But whenever school systems face budget crunches, there will always be some politicians and school-board types who will view  the arts as expendable, as “frills” and “luxuries” that can be cut.   I went to a high school with a theater program that was second-to-none.  My favorite drama teacher, Okey Chenowethwho first directed me on stage when I was just 14had such a positive impact on my life that he and his wife became lifelong friends of mine.  Now in his 90s, Okey has made cameo appearances on albums I’ve produced and has acted in a play I presented in New York.  And my former drama teacher’spresence on albums that I’ve produced means as much to me as the presence of any of the Tony Award– or Grammy Award-winners who’ve recorded for me.

Growing up, I always loved being on stage, whether I was in a school play or musical, or acting professionally. (I still get a kick out of getting up to occasionally sing at a club or in a festival, or on a recording.)   I assumed our high school would always fully support music and theater.  Our first-rate school orchestra  was half the reason our musicals were so good. And the school owned countless musical  instruments so that any kids who wanted to be the orchestra and/or marching band could participate, even if they didn’t have the money to buy or rent instruments of their own.   But one year, new school-board members were elected on a promise to “end wasteful spending” and “save the taxpayers money.”  And the first thing they did to end wasteful spending” was to eliminate altogether the school orchestra, which they viewed as a money-loser. The orchestra program was cancelled and the instruments that the school owned were sold off. I don’t know how much money the school board saved by such foolishness, but I know they hurt a lot of kids.  

And in nearby Paterson, NJ, the powers-that-be decided one year to eliminate all instruction, K-12, in music and art.  And let go of all music teachers and art teachers.  That seemed unimaginable to me until I saw it happen.  A few years later they reversed that decision; but a lot of damage had been done.  

And right now, over at New York’s famed Professional Performing Arts School (PPAS)—one of New York’s three top performing-arts-centered public schools—students are currently running a Go-Fund-Me campaign, trying to save their school’s renowned performing-arts program for the rest of this school year.  The school, whose notable alumni include Alicia Keyes, Britney Spears, Clare Danes, Chris Trousdale and Jesse Eisenberg, says that budget cuts will force them to suspend their performing-arts  program, as of early April.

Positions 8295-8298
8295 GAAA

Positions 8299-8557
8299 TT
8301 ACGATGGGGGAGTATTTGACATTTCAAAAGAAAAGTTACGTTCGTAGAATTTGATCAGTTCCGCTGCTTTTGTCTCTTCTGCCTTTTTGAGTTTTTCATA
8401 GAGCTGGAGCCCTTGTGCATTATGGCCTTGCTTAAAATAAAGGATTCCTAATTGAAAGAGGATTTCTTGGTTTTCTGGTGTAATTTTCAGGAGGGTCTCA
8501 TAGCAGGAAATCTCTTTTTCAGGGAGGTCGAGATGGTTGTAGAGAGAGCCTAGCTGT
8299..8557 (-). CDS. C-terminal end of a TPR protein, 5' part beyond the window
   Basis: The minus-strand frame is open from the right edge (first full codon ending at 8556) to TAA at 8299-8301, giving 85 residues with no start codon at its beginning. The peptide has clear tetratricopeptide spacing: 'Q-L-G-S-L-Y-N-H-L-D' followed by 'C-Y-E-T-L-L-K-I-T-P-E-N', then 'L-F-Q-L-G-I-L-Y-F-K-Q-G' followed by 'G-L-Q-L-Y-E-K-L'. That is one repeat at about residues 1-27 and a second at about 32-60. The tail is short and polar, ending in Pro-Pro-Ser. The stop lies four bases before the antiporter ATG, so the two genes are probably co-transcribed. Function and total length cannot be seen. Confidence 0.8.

The PPAS students are currently striving to raise $100,000, to save the program for the rest of the school year, so that they can continue with their productions. (Here is part of their pitch from their Go-Fund-Me page:  “Due to unfortunate budget cuts our performing arts program was cut short and will be ending early in April for both middle school and high school! This affects hundreds of students and we are heartbroken to have such a horrible thing happen. Please help donate to bring back our program that brought so many students joy, and made their dreams come true!”)

I give the kids a lot of credit for launching this campaign.   As of  today, March 26th, they’ve already raised more than  $58,000, from 667 donors.  (I made a little contribution myself; I believe greatly in these schools.  And gifted students and alumni of PPAS have worked with me on shows and on recordings.)  Here’s the link to the PPAS students’ Go-Fund-Me campaign, if you’d like more info or might like to donate:

But students shouldn’t have to be running a Go-Fund-Me campaign just to help their school fulfill its basic mission.  Those talented students successfully auditioned to attend that elite school because of its performing-arts program. The school was created specifically to be a performing-arts school.   But if it doesn’t have the funds to do shows any more, it will pretty much be just another New York public school in an aging building, teaching the basics to dispirited kids.  I hope the kids can raise the needed $100,000.  (The principal says that if they can raise even $80,000, the school will be able to keep the performing-arts-program going for the rest of the school year.) But it’s touch and go at present. And you can’t run Go-Fund-Me campaigns every year.

I’ve never met the teachers who mount the shows at the Frank Sinatra School of the Arts.  But as a professional who’s spent a lifetime in the business—from performing as a child, to writing/directing/producing, to reviewing music and theater for many years for the New York Post—I know good work when I see it.  They’re doing some very good work at the Sinatra School.  I look forward to their annual big Spring  productions. And I hope they’ll be able to continue such good work for many years to come.  

Hey!  If nothing else, I want to claim future “bragging rights,” so I can hopefully write in these pages years from now that I saw the likes of Logan Spaleta and Imogen Williams and Andres Meijas, and Eva Papazian, and Riley Sweetman and company when they were first starting out.